Each UE contains means for implementing a set of cost sharing rules. Upon receiving a SIP INVITE message containing a cost sharing request, these rules may simply cause the UE to notify the user of the request, and to ask for his or her approval or rejection of the proposal, thereby implicitly accepting or rejecting, or placing on hold, the session setup procedure. The rules may allow the user to input a counter proposal. The UE may provide for the inputting of subscriber configurable schemes. For example, costs may be predefined on a per originating subscriber (or subscriber group) basis, on a per service (or service group) basis, or on a per price or price category basis, such that the terminating UE can respond automatically to all (or at least a class) of call setup requests.
The results, i.e. acceptance, rejection, or counter proposal are returned by the terminating UEs to the originating UE 1. The originating UE 1 acts as a coordinating agent for the negotiation, receiving responses from other UEs and consolidating the responses to achieve a final agreed cost sharing plan. This coordinating function may be performed “automatically” using some application running in the UE 1, or may be performed by the user of the UE 1. As with the terminating UEs, rules may be predefined for this purpose (per subscriber, etc).
The originating UE 1 will then notify the UEs which have agreed to share the total cost (this may be by way of a percentage share or by way of an actual tariff, e.g. 10 cents/minute). There may be no need to notify the UEs of the cost shares allocated to other participants, although this can of course be done. Final confirmation of the cost sharing plan by the terminating UEs 12,13 is provided by the return of a SIP OK message to the originating UE 1. This messages causes the session to be established. It will be appreciated that SIP is used to carry all messages associated with the cost sharing negotiation. If existing SIP messages cannot be used, it may be necessary to define new messages.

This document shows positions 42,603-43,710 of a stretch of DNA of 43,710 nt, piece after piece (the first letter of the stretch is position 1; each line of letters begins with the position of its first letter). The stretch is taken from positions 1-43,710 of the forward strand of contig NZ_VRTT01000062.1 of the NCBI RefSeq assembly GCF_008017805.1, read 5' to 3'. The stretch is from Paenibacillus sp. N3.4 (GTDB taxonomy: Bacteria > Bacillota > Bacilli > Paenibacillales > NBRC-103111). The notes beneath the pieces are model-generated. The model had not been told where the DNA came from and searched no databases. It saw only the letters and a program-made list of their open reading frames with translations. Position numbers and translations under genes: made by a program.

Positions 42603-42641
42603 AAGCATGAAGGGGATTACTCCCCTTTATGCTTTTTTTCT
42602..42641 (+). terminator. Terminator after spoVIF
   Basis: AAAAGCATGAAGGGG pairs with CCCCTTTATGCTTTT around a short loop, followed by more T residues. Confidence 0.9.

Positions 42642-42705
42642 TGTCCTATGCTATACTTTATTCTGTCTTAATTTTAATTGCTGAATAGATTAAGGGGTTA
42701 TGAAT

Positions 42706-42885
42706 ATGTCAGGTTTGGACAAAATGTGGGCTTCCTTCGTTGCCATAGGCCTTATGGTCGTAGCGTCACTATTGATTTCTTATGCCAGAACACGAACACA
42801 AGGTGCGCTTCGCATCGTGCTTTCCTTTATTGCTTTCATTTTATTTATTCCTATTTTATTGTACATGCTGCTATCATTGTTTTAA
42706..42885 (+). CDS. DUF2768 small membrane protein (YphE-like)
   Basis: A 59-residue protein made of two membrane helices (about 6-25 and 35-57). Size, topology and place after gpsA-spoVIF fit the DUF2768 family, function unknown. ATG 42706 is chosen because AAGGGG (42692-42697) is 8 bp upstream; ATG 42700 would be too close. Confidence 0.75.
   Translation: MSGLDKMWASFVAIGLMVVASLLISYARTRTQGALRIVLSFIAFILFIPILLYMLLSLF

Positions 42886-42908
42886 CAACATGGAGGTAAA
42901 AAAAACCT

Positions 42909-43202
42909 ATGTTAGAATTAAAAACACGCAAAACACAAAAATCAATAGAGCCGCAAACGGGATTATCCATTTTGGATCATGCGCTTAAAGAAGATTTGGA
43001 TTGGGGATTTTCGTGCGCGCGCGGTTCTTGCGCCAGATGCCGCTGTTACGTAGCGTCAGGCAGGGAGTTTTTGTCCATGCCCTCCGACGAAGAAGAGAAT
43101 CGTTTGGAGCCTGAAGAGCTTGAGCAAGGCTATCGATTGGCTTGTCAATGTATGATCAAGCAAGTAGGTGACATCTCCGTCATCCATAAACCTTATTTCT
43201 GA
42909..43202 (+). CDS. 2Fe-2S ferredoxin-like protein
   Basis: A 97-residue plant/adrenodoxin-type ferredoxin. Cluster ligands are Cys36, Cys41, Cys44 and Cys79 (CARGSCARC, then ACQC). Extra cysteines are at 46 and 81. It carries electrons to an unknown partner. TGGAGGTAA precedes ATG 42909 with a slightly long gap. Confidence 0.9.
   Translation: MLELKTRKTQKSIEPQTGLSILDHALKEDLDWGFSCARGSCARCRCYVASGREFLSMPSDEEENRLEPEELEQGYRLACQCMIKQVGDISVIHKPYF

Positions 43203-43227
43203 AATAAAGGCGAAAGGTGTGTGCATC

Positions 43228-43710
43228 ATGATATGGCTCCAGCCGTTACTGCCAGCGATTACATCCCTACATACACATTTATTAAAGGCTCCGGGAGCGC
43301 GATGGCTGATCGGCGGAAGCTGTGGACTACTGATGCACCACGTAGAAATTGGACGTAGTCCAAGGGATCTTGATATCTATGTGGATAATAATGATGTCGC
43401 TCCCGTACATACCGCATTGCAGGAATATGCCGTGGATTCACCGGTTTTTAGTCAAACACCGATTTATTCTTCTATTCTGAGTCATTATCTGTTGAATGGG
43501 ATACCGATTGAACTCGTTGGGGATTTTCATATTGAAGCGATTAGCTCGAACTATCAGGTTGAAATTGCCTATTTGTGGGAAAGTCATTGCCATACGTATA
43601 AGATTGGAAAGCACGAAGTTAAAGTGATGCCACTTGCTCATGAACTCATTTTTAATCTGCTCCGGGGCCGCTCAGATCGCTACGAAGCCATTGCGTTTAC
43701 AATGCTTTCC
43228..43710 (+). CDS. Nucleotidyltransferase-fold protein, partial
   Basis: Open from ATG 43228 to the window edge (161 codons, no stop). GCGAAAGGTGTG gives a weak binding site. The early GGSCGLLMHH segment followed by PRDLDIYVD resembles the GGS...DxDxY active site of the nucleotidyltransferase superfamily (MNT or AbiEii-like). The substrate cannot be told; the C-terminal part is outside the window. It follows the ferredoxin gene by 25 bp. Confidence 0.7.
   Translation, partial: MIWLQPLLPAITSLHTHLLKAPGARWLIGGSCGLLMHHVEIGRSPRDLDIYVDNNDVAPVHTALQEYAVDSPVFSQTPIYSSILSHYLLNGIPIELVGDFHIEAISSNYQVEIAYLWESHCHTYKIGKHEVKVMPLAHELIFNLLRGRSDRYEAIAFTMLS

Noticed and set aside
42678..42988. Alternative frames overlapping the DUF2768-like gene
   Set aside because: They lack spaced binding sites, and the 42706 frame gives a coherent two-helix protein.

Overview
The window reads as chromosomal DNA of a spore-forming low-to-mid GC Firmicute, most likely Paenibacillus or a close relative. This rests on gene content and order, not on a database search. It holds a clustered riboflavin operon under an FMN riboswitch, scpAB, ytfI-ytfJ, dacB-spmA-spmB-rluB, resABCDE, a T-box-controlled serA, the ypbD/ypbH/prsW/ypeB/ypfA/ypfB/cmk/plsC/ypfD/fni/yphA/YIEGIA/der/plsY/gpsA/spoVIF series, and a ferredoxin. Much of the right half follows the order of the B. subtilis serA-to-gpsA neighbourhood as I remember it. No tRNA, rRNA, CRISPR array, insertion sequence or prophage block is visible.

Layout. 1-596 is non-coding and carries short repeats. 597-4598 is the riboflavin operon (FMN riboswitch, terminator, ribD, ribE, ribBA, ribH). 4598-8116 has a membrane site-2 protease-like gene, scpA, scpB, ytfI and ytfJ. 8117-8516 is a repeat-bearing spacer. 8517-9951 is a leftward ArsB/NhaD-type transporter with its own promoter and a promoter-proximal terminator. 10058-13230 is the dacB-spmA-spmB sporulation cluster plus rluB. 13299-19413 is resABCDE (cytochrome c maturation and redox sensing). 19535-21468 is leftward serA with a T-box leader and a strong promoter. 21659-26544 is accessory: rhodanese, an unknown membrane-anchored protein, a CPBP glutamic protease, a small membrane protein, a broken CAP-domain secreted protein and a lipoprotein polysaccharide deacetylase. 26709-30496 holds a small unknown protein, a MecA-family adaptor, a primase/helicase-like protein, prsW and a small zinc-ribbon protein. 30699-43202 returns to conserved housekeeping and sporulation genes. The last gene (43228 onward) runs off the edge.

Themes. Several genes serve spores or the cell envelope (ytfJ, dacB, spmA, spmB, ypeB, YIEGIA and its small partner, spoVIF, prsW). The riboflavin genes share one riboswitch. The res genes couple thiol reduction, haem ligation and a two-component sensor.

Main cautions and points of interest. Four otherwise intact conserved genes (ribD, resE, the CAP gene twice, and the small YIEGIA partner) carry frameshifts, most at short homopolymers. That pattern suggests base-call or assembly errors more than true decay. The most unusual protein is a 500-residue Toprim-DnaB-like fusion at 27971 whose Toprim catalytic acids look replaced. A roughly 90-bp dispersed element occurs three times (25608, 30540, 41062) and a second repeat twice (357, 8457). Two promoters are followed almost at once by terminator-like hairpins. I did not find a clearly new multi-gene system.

The procedure presented above applies both to negotiating costs for one time service events, duration based service events, data volume based service events, or a combination of two or more of these. If there are services invoked within another service, e.g. a costly video streaming application invoked towards all participants during a teleconference, then the above described procedure can be applied first for the basic teleconference “session” and individually for each new service application, e.g. video streaming, invoked during the teleconference session.
illustrates the signalling between peer UEs which might be associated with a cost sharing negotiation and where:
- Solid arrows represent mandatory messages;
- Dotted arrows represent optional messages;
- The message name is written on top of the message arrow;
- Message parameters are written below the message arrow;
- Mandatory message parameters are marked as ‘M’; and
- Optional message parameters are marked as “O’.
The third and fourth, optional signalling messages are exchanged in the event that the preceding messages have resulted in a cost sharing agreement, and are necessary to confirm the final agreed cost sharing plan to both parties. These messages also enable the home networks of both parties to identify the details of the agreement